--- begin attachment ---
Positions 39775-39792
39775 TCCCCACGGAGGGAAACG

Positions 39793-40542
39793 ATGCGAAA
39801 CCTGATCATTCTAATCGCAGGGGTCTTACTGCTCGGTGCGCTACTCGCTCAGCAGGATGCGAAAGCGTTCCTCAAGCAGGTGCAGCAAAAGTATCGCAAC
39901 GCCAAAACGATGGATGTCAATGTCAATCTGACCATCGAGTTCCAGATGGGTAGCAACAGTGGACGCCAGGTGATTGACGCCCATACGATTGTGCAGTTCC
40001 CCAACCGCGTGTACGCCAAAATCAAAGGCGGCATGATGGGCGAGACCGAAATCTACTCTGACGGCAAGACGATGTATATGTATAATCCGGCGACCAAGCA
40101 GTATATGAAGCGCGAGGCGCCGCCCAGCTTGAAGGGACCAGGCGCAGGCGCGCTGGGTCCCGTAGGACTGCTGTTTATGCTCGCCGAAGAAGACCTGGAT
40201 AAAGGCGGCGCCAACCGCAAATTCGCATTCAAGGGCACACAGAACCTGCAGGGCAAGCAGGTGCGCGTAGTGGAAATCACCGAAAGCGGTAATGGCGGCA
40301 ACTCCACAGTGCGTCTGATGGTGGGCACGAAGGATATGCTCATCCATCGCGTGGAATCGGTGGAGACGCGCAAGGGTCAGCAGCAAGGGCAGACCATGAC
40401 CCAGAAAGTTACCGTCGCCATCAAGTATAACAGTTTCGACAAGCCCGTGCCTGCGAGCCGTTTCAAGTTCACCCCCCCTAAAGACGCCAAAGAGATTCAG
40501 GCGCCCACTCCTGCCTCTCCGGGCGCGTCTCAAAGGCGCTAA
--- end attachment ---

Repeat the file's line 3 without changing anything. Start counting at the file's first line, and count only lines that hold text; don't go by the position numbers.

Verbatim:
Positions 39793-40542